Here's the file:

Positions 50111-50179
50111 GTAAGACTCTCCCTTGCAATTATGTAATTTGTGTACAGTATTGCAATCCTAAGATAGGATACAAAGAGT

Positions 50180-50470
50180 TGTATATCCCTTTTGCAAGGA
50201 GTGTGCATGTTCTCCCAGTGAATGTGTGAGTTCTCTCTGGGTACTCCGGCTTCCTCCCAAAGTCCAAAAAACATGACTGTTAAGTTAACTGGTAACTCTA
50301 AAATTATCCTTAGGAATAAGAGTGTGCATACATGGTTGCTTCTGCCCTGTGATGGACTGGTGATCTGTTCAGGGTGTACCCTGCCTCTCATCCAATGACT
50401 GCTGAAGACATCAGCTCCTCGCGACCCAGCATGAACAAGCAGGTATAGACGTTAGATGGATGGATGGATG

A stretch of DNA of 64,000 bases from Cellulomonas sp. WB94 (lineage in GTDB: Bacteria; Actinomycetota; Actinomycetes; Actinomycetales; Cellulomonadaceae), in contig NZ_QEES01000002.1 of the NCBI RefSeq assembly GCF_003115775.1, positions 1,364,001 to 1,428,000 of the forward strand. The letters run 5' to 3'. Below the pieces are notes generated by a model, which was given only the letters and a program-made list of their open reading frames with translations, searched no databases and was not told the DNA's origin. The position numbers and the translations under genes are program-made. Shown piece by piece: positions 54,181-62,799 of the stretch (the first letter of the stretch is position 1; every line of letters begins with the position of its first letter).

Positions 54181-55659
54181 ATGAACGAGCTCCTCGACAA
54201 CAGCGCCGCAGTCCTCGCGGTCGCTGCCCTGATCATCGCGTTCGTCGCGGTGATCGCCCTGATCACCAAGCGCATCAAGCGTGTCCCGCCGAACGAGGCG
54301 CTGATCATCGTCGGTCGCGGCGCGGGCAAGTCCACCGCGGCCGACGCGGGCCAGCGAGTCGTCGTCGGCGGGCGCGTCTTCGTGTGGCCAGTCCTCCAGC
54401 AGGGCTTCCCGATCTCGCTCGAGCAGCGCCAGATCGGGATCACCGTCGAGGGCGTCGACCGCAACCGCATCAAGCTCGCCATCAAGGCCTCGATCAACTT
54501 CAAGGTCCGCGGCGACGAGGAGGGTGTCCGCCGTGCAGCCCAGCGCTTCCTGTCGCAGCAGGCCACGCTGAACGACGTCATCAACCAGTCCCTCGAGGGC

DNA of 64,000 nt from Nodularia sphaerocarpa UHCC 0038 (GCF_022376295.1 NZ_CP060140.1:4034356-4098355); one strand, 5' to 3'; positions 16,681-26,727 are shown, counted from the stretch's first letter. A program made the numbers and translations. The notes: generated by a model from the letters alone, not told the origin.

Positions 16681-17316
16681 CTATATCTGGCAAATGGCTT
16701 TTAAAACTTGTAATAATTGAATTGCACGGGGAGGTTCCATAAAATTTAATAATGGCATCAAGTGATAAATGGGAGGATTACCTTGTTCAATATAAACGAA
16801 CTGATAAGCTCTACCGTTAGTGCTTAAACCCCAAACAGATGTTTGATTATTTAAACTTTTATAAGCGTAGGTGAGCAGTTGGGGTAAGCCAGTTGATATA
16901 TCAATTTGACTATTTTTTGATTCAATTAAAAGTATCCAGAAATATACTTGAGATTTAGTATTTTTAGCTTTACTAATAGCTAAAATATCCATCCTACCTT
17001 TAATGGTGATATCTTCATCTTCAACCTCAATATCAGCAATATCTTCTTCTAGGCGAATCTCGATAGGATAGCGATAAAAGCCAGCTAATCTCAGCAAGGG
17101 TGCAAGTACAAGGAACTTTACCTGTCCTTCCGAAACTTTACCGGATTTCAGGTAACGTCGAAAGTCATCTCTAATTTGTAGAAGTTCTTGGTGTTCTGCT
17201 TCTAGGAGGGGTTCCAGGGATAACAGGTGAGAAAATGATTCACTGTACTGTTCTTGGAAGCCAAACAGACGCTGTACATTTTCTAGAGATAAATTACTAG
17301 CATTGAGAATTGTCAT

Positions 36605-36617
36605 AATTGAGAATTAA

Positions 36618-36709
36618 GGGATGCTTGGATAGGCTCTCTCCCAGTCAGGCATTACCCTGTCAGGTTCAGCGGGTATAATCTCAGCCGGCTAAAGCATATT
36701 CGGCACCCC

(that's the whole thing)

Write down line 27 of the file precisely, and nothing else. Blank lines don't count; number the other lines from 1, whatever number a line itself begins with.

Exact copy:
Positions 36618-36709